They can also inject EPO directly into their veins, allowing it to be cleared from the body more quickly and less likely to be picked up in urine tests—but not before it works its magic.
Additionally, athletes can remove their own blood temporarily, allow their body to make up for the difference and add the removed blood back into their blood stream immediately prior to racing. This method of "self blood doping" remains undetectable by current laboratory testing.
It will be interesting to see if Armstrong goes into detail during his interview with Oprah about how he evaded testing positive.
However, admitting his guilt is more than enough.
With it, one of the sport's icons of the late-1990s and early-2000s—a champion and cancer survivor—fell from the rafters of clean competition, representing the latest victim to succumb to the temptation of performance-enhancing drugs.
Unfortunately, he won't be the last.
In today's era of incredibly powerful synthetic chemistry that is becoming more and more advanced, it is difficult to look at any professional athlete and confidently state that he or she is clean.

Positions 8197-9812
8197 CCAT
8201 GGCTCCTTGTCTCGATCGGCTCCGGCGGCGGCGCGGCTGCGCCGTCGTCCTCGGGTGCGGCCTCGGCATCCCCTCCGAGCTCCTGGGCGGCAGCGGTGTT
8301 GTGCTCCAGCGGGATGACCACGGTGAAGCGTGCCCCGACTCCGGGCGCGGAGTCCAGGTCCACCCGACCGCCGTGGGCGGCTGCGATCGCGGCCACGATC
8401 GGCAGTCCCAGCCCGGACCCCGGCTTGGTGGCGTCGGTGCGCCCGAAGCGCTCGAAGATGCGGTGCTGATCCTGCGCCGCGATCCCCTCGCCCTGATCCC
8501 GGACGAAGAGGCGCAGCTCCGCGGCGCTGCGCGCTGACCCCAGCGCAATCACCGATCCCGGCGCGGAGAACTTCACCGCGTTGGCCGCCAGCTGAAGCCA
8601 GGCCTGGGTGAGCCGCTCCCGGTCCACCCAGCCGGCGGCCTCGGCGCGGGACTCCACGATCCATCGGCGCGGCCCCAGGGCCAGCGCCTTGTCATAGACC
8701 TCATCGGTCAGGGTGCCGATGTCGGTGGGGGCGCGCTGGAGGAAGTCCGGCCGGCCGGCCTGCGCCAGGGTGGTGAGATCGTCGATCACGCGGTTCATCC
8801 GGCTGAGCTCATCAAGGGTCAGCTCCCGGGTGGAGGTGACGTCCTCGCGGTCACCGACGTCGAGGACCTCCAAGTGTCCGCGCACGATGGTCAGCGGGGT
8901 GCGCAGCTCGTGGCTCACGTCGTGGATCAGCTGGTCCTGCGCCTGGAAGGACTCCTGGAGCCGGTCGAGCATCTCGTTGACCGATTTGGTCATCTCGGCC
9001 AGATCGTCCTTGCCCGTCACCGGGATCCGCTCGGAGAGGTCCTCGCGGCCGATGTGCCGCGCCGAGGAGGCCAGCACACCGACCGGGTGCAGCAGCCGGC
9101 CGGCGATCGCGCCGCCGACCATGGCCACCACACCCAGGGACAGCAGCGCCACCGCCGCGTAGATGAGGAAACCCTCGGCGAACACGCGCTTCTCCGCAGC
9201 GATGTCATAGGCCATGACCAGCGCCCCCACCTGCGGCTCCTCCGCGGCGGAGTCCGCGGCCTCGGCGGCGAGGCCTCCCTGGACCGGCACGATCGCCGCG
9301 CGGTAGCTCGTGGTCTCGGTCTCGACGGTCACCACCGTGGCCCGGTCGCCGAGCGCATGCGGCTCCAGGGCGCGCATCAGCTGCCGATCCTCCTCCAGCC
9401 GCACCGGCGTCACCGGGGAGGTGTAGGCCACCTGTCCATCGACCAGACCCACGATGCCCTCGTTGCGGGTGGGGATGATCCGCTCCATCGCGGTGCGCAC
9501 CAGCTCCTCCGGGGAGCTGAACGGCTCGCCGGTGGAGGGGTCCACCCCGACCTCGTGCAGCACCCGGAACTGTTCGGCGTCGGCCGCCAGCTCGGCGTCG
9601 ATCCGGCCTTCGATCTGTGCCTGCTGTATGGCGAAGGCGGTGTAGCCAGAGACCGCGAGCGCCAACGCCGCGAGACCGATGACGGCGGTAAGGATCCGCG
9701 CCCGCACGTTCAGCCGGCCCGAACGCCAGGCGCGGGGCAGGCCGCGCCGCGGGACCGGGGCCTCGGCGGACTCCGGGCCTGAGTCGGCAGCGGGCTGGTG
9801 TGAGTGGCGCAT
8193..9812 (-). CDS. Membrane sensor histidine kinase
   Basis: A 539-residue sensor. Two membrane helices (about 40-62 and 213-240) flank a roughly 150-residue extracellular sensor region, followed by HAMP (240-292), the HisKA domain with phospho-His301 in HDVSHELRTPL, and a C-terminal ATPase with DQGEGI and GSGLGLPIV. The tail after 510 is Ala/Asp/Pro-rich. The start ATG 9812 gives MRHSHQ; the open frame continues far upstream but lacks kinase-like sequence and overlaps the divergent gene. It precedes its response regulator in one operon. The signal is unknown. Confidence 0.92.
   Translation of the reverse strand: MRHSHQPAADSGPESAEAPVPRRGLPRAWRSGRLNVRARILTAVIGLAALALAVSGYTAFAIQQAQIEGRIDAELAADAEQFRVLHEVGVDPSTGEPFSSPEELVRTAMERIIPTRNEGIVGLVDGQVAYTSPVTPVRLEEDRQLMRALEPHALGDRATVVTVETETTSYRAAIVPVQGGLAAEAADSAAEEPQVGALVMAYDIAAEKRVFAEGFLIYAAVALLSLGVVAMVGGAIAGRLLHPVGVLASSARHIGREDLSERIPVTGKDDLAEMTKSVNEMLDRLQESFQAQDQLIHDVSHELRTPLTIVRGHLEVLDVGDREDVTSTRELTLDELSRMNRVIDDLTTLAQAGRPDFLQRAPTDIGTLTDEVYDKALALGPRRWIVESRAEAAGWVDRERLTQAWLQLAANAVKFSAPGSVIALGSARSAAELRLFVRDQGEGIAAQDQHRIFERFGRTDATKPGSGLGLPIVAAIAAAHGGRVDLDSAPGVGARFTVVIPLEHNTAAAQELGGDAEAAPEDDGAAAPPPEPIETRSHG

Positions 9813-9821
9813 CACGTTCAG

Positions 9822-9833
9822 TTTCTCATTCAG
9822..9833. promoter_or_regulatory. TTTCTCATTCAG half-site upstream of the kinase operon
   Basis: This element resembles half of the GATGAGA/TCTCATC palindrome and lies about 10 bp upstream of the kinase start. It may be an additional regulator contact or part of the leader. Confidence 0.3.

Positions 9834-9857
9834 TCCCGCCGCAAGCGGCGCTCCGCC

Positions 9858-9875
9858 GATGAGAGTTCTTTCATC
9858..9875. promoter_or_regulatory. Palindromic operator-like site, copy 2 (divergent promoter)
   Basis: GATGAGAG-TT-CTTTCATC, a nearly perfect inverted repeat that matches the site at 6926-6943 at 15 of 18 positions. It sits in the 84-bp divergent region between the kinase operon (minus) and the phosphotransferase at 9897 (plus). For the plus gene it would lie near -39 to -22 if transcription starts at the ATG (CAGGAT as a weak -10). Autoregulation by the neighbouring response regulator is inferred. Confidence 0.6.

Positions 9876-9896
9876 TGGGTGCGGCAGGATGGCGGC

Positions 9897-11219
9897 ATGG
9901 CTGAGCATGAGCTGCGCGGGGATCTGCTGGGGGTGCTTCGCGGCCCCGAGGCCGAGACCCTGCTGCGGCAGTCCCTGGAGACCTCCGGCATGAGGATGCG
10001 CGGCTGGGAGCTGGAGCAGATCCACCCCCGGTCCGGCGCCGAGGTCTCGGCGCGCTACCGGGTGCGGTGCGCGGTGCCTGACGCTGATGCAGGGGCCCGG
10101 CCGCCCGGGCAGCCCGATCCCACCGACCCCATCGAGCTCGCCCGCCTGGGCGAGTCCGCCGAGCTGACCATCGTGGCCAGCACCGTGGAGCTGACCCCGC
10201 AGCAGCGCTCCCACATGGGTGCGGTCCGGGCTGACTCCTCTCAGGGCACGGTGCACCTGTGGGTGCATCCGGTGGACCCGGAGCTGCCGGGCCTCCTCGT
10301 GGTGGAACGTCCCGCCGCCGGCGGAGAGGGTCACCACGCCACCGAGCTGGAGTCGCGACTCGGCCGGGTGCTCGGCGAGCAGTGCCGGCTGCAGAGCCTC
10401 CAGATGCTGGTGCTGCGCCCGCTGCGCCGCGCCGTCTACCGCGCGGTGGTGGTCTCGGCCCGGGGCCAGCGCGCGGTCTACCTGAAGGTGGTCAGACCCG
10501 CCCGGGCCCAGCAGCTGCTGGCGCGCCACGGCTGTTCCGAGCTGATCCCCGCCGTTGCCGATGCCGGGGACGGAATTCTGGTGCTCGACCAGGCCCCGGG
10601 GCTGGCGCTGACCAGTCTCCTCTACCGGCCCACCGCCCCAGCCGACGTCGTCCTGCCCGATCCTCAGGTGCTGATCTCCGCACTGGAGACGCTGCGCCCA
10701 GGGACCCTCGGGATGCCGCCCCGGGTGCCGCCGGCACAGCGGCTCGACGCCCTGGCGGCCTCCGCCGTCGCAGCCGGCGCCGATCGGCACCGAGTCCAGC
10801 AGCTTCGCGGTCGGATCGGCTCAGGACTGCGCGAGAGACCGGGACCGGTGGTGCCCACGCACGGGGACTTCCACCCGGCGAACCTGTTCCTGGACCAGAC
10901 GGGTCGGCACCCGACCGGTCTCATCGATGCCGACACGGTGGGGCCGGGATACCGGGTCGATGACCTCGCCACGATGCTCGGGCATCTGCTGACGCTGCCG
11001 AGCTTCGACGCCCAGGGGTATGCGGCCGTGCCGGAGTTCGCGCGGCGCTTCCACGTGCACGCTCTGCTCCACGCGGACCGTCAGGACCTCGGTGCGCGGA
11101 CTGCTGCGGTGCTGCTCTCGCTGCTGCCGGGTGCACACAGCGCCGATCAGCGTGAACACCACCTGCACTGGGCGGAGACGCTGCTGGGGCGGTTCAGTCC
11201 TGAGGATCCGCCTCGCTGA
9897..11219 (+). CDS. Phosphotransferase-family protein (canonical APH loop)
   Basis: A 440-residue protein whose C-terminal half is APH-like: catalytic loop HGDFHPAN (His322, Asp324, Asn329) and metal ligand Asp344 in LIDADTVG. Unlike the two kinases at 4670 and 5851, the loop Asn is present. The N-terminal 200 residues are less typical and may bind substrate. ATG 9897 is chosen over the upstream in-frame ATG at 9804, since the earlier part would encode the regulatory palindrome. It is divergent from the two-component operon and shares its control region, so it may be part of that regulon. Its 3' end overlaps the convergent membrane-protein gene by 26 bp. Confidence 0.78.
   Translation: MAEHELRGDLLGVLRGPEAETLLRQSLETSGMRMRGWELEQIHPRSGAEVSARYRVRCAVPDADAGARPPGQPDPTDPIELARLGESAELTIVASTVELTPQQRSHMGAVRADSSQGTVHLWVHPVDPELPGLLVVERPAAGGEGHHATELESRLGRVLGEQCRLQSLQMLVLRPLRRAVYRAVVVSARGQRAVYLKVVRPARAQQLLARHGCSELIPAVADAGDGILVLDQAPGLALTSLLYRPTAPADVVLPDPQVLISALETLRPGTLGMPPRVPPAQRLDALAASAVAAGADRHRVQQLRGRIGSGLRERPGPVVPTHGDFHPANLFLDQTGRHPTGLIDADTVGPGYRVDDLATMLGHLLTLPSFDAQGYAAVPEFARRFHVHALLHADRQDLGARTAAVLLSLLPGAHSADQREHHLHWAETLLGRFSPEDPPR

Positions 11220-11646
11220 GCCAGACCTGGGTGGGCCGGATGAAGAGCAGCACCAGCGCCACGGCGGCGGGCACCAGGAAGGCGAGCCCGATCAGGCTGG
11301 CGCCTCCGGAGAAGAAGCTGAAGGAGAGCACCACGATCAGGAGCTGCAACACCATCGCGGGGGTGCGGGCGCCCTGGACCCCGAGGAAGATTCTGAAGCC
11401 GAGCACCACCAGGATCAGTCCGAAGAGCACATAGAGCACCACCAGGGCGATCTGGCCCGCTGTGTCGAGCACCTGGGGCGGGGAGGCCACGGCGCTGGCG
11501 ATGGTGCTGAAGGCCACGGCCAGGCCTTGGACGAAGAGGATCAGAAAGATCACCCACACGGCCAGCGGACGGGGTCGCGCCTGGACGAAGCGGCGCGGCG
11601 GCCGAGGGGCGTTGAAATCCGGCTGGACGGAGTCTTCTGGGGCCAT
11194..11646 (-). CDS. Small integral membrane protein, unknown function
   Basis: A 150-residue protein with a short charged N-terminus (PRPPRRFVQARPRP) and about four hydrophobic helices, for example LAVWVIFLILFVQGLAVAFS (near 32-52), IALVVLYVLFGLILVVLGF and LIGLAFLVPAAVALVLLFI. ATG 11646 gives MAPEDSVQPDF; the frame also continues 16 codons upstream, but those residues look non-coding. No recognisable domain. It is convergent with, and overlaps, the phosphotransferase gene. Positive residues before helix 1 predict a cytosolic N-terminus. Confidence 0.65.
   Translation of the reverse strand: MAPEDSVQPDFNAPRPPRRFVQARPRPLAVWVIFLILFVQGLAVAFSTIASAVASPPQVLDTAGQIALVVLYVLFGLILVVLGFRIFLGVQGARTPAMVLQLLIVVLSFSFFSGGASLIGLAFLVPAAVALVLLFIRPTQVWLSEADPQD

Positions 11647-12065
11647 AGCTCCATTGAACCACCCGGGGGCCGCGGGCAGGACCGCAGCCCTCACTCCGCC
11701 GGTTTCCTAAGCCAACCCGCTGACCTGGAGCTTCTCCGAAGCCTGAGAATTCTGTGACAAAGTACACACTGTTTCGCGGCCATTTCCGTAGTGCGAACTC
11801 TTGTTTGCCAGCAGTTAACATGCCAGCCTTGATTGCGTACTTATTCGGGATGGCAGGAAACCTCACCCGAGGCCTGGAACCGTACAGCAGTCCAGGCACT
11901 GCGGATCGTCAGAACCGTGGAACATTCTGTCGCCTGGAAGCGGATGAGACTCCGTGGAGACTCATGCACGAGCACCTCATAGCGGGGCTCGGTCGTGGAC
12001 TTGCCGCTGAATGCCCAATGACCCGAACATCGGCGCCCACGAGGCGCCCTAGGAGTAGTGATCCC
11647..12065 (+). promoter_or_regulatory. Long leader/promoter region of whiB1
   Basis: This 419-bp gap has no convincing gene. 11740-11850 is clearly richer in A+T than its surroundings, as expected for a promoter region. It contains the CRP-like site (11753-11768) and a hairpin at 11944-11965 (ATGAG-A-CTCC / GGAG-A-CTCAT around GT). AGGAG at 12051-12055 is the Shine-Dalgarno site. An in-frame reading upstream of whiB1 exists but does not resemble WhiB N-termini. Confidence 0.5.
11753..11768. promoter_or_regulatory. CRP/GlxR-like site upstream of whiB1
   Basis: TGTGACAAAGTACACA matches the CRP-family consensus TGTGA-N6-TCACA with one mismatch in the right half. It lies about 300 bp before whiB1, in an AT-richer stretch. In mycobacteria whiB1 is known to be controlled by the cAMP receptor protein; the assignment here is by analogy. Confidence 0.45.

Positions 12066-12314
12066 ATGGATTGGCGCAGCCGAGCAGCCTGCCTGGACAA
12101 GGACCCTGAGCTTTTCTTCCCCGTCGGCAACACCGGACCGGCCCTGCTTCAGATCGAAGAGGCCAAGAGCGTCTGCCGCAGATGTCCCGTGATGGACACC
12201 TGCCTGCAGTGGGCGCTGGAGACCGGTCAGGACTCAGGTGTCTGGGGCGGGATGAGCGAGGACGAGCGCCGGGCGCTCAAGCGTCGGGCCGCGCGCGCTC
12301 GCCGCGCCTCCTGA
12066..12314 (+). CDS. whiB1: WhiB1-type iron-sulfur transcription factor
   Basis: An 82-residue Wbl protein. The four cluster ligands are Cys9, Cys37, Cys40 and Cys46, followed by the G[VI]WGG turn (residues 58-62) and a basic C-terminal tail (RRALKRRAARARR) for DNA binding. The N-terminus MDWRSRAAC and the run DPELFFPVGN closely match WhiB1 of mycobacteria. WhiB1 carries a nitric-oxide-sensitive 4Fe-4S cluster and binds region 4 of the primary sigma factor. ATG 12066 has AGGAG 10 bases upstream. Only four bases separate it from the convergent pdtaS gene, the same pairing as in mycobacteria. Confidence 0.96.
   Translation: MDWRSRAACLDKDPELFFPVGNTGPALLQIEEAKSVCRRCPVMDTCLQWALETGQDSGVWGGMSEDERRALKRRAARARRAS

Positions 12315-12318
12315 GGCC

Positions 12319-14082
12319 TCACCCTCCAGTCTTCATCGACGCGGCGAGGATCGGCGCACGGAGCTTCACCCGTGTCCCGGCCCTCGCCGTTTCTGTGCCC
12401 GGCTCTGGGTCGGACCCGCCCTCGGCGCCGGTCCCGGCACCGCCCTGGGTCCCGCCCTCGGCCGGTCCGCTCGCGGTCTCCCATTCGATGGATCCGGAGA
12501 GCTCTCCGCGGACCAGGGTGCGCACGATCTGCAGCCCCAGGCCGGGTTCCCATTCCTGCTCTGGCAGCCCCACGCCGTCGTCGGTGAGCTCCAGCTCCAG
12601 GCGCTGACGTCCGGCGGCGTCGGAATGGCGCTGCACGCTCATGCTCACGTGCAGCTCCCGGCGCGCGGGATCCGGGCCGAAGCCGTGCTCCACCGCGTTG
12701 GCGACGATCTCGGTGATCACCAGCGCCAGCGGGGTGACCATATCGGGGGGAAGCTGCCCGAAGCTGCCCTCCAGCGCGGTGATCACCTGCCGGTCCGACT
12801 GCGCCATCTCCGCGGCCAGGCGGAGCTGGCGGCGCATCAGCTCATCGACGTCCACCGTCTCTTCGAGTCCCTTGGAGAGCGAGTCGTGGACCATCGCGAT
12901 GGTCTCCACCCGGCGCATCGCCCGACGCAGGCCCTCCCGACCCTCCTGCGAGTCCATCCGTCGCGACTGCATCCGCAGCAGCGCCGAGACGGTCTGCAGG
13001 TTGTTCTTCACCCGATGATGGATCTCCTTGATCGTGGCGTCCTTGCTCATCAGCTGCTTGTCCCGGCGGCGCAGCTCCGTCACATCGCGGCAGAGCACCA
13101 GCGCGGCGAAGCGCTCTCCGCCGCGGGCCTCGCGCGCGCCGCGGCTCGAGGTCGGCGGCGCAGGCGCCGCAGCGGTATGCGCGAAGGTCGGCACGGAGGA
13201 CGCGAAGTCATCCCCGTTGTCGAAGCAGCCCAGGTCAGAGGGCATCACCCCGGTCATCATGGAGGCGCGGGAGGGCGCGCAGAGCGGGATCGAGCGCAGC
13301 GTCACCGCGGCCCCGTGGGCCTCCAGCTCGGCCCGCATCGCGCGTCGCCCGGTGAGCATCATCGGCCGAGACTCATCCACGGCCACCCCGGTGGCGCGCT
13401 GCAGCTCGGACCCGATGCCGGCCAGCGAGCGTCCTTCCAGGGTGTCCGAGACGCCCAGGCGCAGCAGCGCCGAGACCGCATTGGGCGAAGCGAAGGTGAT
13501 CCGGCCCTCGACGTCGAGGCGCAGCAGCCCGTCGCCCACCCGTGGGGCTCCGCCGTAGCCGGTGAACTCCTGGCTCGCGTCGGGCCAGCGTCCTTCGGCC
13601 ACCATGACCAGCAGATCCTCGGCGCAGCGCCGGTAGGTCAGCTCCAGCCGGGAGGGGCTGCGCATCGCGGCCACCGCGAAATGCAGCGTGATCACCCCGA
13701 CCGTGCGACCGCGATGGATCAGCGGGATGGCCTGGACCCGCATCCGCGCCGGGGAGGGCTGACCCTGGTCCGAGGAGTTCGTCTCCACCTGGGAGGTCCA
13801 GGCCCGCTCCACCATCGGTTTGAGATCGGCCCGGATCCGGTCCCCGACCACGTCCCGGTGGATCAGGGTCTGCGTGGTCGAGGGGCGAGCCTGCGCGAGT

Whether it be frank PED use or circumventing the rules in some other way, athletic competition will be tainted by doubts for some time still. And when new urine or blood tests to detect cheating come out, new ways of avoiding those tests will assuredly soon follow.
As a result, the use of PEDs has become so commonplace that it is no longer shocking when the next athlete is accused. After all, as the saying goes, "If you aren't cheating, you aren't trying." These days, far too many athletes are taking that line of thinking much too seriously.
Dave Siebert is a medical/injury Featured Columnist for Bleacher Report who will graduate from medical school in June. He plans to specialize in both Family Medicine and Primary Care (non-operative) Sports Medicine. The medical information discussed above is based on his own knowledge.